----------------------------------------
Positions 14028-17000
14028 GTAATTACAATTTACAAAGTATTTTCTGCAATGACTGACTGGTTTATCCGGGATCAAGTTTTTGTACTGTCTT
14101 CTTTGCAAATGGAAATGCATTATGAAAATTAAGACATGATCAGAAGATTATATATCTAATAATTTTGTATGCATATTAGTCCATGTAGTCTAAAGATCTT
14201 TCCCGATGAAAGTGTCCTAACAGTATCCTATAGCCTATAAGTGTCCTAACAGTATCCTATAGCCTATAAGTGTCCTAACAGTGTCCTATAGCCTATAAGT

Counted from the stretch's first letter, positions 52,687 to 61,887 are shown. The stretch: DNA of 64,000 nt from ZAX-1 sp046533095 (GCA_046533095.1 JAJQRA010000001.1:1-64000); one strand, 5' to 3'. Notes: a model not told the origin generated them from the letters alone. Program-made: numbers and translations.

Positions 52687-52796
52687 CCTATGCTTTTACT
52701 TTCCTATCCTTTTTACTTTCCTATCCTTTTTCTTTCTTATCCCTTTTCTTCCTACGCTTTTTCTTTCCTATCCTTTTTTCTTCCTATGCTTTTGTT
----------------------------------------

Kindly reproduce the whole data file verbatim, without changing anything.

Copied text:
Positions 14028-17000
14028 GTAATTACAATTTACAAAGTATTTTCTGCAATGACTGACTGGTTTATCCGGGATCAAGTTTTTGTACTGTCTT
14101 CTTTGCAAATGGAAATGCATTATGAAAATTAAGACATGATCAGAAGATTATATATCTAATAATTTTGTATGCATATTAGTCCATGTAGTCTAAAGATCTT
14201 TCCCGATGAAAGTGTCCTAACAGTATCCTATAGCCTATAAGTGTCCTAACAGTATCCTATAGCCTATAAGTGTCCTAACAGTGTCCTATAGCCTATAAGT

Counted from the stretch's first letter, positions 52,687 to 61,887 are shown. The stretch: DNA of 64,000 nt from ZAX-1 sp046533095 (GCA_046533095.1 JAJQRA010000001.1:1-64000); one strand, 5' to 3'. Notes: a model not told the origin generated them from the letters alone. Program-made: numbers and translations.

Positions 52687-52796
52687 CCTATGCTTTTACT
52701 TTCCTATCCTTTTTACTTTCCTATCCTTTTTCTTTCTTATCCCTTTTCTTCCTACGCTTTTTCTTTCCTATCCTTTTTTCTTCCTATGCTTTTGTT